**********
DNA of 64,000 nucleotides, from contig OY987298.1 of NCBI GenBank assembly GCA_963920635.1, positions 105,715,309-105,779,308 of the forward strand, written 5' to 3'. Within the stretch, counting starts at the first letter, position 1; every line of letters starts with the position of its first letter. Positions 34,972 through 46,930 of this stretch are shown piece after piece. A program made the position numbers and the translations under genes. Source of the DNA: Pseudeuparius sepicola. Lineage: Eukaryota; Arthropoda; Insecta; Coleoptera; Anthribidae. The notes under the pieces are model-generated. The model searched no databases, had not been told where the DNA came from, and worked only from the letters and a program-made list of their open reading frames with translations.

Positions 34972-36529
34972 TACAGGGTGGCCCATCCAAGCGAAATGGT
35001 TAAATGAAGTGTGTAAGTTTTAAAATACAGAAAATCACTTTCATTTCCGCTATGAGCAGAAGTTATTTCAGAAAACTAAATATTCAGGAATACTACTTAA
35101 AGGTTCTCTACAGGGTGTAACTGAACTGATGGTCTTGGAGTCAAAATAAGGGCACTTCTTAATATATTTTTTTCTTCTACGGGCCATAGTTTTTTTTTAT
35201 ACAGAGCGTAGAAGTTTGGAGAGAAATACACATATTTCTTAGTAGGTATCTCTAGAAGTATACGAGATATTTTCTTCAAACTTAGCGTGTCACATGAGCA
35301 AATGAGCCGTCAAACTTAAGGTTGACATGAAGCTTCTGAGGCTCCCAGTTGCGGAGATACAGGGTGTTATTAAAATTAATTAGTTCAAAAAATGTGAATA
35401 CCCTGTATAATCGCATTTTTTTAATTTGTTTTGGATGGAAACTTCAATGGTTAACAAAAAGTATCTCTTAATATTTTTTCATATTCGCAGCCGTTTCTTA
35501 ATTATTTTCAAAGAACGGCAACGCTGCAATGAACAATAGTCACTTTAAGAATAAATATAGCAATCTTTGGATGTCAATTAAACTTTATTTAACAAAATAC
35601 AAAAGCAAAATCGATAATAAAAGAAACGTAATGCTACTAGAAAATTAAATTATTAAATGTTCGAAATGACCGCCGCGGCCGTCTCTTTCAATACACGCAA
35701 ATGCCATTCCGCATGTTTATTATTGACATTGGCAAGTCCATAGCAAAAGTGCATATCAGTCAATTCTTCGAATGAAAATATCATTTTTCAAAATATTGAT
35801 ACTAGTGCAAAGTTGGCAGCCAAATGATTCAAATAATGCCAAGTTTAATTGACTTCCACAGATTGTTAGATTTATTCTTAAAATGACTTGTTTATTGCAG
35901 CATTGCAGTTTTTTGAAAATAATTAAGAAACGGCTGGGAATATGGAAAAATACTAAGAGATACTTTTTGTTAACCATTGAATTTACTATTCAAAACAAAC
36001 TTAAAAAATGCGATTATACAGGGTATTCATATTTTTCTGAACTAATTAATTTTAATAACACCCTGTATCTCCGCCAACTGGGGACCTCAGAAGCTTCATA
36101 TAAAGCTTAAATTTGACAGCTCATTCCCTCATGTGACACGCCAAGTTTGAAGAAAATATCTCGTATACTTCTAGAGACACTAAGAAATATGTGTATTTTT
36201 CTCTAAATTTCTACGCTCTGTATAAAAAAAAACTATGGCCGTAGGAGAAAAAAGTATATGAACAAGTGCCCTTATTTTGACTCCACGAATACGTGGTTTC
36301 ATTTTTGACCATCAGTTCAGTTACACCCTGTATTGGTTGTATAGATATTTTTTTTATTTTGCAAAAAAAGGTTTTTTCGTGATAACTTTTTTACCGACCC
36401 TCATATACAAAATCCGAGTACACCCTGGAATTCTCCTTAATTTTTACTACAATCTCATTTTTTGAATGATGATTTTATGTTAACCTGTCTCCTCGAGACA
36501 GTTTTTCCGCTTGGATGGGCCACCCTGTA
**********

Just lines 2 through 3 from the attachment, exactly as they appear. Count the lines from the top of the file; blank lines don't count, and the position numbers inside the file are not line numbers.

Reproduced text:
Positions 34972-36529
34972 TACAGGGTGGCCCATCCAAGCGAAATGGT